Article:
TL;DR: The results show mixed search reliability, depending on the database and type of search performed, in academic databases' search interfaces versus the EndNote search interface.
Abstract: The use of bibliographic management software and its internal search interfaces is now pervasive among researchers. This study compares the results between searches conducted in academic databases' search interfaces versus the EndNote search interface. The results show mixed search reliability, depending on the database and type of search performed.
TL;DR: This study compared citation format in EndNote® version 7 and Reference Manager® version 11 with the citation format for references found in the instructions to authors from the most significant medical literature.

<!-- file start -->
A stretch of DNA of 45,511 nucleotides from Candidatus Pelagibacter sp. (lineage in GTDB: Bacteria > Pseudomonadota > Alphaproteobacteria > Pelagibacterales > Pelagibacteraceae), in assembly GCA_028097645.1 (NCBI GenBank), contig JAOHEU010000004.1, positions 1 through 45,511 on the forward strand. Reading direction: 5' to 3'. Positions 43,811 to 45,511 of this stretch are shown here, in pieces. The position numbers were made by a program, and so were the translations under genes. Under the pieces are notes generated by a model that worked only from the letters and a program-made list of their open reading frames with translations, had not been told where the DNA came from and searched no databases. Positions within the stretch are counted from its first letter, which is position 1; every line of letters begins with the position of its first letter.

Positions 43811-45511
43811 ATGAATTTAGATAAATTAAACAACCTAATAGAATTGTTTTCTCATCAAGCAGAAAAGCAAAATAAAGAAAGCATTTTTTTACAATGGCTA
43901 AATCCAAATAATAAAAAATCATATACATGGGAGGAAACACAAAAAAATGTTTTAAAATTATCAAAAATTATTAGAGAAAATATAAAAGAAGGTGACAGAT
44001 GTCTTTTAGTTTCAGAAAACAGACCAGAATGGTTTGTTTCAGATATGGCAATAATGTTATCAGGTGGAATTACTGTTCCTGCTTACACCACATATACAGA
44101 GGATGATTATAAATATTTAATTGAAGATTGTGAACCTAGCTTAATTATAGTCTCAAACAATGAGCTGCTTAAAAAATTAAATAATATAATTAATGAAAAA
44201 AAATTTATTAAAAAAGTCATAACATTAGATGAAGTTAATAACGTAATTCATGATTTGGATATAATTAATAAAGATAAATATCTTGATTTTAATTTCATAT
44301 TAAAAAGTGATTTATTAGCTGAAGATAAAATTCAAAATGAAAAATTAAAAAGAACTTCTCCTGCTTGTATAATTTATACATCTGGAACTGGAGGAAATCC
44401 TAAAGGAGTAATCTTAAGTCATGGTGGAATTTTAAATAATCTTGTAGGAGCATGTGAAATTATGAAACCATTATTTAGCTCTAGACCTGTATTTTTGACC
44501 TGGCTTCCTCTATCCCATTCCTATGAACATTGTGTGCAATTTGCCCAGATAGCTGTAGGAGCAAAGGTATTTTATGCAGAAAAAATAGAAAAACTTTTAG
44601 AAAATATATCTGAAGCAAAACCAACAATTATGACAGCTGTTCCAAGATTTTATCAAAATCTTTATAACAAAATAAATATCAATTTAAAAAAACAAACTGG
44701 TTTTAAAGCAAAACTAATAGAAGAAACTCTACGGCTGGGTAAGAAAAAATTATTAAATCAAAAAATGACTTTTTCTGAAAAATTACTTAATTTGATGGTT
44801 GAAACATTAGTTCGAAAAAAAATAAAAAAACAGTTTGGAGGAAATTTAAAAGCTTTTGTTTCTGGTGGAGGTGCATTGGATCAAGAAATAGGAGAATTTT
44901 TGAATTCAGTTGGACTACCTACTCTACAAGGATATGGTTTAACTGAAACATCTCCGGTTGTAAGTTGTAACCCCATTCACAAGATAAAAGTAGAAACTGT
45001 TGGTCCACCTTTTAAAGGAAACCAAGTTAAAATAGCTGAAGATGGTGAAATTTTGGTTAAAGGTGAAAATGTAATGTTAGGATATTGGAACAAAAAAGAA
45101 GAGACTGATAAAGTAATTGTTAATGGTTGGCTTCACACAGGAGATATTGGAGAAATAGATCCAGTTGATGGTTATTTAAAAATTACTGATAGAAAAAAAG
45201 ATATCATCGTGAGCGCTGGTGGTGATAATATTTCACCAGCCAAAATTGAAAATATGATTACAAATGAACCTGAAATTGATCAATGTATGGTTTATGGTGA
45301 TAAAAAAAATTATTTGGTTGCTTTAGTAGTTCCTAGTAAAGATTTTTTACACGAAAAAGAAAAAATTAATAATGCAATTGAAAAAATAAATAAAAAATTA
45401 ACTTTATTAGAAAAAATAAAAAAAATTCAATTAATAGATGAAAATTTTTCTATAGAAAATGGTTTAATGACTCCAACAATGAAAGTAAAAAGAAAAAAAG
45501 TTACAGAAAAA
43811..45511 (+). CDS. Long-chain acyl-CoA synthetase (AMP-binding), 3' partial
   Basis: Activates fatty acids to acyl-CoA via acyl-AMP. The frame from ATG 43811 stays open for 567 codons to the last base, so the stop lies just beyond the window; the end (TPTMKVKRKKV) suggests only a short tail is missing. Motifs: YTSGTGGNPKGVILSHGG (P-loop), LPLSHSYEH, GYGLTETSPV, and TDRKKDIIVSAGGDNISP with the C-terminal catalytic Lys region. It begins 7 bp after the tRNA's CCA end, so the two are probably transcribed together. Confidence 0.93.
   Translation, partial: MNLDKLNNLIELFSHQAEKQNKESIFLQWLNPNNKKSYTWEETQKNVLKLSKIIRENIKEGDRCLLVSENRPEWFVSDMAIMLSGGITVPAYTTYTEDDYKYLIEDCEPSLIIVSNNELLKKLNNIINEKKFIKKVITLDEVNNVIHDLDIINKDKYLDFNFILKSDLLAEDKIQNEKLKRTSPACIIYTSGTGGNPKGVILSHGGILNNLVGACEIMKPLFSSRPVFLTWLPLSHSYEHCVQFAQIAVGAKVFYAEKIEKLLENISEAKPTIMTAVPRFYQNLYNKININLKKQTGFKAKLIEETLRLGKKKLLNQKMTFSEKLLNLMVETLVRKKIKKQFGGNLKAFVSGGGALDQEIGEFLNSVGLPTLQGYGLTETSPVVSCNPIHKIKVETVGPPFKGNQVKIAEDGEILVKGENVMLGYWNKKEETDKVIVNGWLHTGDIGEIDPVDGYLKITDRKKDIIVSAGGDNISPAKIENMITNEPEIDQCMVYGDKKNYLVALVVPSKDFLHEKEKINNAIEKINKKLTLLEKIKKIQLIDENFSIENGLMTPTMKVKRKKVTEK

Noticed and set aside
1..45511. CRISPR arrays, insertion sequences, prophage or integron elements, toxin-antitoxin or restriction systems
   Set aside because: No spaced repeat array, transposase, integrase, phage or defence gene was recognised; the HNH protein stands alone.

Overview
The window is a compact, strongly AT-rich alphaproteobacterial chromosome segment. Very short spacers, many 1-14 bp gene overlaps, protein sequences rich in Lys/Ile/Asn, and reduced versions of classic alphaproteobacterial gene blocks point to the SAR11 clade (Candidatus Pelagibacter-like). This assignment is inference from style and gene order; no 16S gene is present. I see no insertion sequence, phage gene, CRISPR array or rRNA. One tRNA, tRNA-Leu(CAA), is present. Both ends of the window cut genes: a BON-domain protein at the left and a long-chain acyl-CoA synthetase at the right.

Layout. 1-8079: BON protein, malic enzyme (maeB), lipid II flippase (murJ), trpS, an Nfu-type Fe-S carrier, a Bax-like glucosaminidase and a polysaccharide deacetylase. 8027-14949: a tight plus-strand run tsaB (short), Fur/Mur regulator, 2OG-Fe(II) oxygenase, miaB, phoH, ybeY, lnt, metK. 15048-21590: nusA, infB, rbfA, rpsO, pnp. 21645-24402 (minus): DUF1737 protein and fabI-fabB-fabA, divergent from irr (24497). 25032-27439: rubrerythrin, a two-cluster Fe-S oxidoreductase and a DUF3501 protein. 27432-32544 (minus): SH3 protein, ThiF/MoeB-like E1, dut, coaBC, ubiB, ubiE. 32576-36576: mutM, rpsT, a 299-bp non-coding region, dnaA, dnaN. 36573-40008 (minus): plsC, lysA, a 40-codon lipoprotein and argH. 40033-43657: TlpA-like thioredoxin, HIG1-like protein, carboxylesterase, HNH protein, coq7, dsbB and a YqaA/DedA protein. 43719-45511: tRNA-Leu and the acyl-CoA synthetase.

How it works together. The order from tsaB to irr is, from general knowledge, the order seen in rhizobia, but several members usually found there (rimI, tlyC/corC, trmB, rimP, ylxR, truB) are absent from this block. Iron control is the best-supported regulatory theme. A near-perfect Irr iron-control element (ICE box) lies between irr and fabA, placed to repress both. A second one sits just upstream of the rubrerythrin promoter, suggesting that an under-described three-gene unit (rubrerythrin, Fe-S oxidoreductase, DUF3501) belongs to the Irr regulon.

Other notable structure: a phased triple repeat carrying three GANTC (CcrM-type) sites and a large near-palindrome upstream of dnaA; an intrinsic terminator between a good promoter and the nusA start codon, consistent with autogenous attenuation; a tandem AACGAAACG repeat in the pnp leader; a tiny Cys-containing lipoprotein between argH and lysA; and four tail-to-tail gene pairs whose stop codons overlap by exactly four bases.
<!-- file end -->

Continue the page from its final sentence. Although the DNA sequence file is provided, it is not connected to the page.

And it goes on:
Abstract: The study compared citation format in EndNote version 7 and Reference Manager version 11 with the citation format for references found in the instructions to authors from the most significant medical literature. The resulting information should be very useful to those who depend on citation management software to format and organize their references for publication in medicine, and librarians and others who teach the use of citation management software.
TL;DR: There are many reasons to conduct literature reviews, including preparation of an article for a peer-reviewed journal or research grant proposals, completion of requirements for academic degrees, and more.
Abstract: Conducting literature reviews is an essential tool for knowledge building in nursing and health science. There are many reasons to conduct literature reviews, including preparation of an article for a peer-reviewed journal or research grant proposals, completion of requirements for academic degrees,